< < <
Date Index
> > >
Re: appearance and essence of global class conflict
by Alan Spector
03 April 2002 03:50 UTC
< < <
Thread Index
> > >
Ah, the good old "appearance and essence" twins.

Actually, most people (in my opinion) misunderstand the Marxist sense of
appearance and essence, which is quite different from Plato's sense that
said that essence was truth and appearance was illusion. The Marxist sense
sees appearance and essence as a unity of opposites, where each defines the
other. Just as it is (obviously) one-sided and incorrect to be taken in by
appearances and ignore what is inside (the old "You can't tell a book by its
cover" strategy), it is also incorrect to completely ignore the appearance!
It is about probabilities, after all. You can usually tell something about a
book by its cover.

Class struggle, in the sense of people struggling as a species to control
our lives, which means our ability to act, which means our labor, -- in that
broad sense, class struggle underlies all socio-political struggles.  But it
is a leap to ignore the way that the fundamentals can clump up in ways that
create other types of forces, tensions, structures -- which may be
temporary, but can be stable enough to sharply influence a particular

A (possibly not too successful) metaphor:   Fundamentally, we need oxygen in
our brains to survive. Fundamentally. But sometimes, the way to ensure that
one gets the oxygen is to keep one's hands firmly on th steering wheel of an
automobile and watch the road carefully.

While the struggle, world-wide, between the producers and the takers is
fundamental, there are structures, such as nation-states which develop to
protect the interests of various of those (nowadays) capitalists.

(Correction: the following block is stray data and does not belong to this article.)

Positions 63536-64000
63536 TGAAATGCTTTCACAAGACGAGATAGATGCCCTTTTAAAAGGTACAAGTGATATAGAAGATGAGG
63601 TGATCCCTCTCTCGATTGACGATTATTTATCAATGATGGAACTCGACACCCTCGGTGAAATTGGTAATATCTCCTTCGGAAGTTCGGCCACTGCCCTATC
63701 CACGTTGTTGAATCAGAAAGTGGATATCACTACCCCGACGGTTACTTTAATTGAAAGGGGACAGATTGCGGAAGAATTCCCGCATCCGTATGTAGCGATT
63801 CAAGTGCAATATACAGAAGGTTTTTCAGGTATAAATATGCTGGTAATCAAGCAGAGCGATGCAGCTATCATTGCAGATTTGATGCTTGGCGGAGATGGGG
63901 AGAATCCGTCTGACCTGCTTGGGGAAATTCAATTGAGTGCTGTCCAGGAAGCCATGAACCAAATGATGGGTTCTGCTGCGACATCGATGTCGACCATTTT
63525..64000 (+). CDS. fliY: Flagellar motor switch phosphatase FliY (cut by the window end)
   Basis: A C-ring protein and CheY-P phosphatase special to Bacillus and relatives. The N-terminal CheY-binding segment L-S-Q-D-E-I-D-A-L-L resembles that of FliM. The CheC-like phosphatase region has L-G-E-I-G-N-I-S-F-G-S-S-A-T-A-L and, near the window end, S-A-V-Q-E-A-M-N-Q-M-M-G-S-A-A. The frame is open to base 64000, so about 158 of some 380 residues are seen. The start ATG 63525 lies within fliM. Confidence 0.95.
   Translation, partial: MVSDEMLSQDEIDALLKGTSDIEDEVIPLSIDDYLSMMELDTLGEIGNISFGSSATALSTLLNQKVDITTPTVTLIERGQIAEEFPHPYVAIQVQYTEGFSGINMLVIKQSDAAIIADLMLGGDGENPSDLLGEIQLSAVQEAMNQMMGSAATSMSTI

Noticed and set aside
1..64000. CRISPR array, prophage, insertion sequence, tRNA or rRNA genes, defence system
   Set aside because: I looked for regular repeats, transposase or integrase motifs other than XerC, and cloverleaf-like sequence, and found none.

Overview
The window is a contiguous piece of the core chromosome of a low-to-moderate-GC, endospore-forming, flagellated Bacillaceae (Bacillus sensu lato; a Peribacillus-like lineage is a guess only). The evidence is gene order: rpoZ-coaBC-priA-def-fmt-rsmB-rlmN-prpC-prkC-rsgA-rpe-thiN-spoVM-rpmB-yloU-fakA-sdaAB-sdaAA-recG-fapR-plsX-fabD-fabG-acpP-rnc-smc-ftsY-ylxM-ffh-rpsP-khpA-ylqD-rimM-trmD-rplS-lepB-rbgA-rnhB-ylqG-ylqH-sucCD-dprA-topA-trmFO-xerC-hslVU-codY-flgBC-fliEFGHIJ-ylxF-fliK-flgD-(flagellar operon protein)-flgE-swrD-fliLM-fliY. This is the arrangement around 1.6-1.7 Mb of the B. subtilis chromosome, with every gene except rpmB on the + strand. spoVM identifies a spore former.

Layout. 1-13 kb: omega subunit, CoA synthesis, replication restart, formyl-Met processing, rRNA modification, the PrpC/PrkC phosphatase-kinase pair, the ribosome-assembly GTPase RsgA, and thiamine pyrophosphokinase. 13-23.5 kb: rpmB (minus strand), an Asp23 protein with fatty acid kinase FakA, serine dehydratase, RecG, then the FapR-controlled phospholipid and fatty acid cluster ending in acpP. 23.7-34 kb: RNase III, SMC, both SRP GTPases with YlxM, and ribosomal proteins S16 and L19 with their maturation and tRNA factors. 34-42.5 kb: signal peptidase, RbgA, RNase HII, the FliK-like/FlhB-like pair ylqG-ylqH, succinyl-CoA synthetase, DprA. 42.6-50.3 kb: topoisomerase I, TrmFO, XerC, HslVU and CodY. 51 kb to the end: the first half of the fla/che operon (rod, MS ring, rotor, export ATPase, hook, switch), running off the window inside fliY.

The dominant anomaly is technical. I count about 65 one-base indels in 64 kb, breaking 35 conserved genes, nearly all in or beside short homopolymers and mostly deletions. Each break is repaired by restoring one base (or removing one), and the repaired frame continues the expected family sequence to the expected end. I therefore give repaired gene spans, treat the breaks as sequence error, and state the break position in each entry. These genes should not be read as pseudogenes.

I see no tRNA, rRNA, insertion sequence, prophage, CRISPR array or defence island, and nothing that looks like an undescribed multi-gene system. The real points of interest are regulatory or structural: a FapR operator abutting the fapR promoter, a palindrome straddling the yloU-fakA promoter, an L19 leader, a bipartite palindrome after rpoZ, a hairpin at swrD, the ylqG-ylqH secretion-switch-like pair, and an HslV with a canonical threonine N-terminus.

Capitalists cannot detach completely from nation states because: 1) they
fight among themselves, and 2) because they need to have ways to concentrate
their power, including military ways.

So I agree with Gernot when he says that there is a world-wide struggle that
underlies all the current crises. But the expression of that world-wide
struggle can take other forms -- there are "lumps in the gravy", there is
unevenness; there are contradictory forces at work, all of which prevent the
"logic" of "one great big capitalist class and one great big working class"
from fully developing in a mechanistic way.

Alan Spector


----- Original Message -----
From: "g kohler" <kohlerg@3web.net>
To: <wsn@csf.colorado.edu>
Sent: Tuesday, April 02, 2002 2:45 PM
Subject: appearance and essence of global class conflict

> appearance and essence of global class conflict
> People like Plato, Marx, Sir Walter Bagehot, and many Canadians
> distinguish between appearance and essence - the surface and what's
> really behind it. Take Argentina (recent events) for example. People
> were demonstrating in the streets and battling with police about
> economics. That looks like a national class conflict. But
> those-in-the-know know that the Argentinian government's policies were
> enlightened by the great enlightened one - namely, the IMF
> (International Monetary Fund). This leads me to believe that the
> *essence* of the conflict is Argentinian people versus global corporate
> class,  and that the *appearance* of the conflict is Argentinian people
> versus Argentinian government and Argentinian corporate class. Lesson -
> In a globalised world, in which national jurisdictions are but provinces
> of the world(-)system, any class conflict appearing locally is but an
> appearance of the one, grand, and essentially global class conflict. How
> do you like this bit of e-philosophy?
> Gernot Kohler
> Still paying $22.95 a month for unlimited dial-up? Get 3webXS, only $9.95
a month!!!
> Switch & Save at http://www.Get3web.com/?mkid=emt001

< < <
Date Index
> > >
World Systems Network List Archives
at CSF
Subscribe to World Systems Network < < <
Thread Index
> > >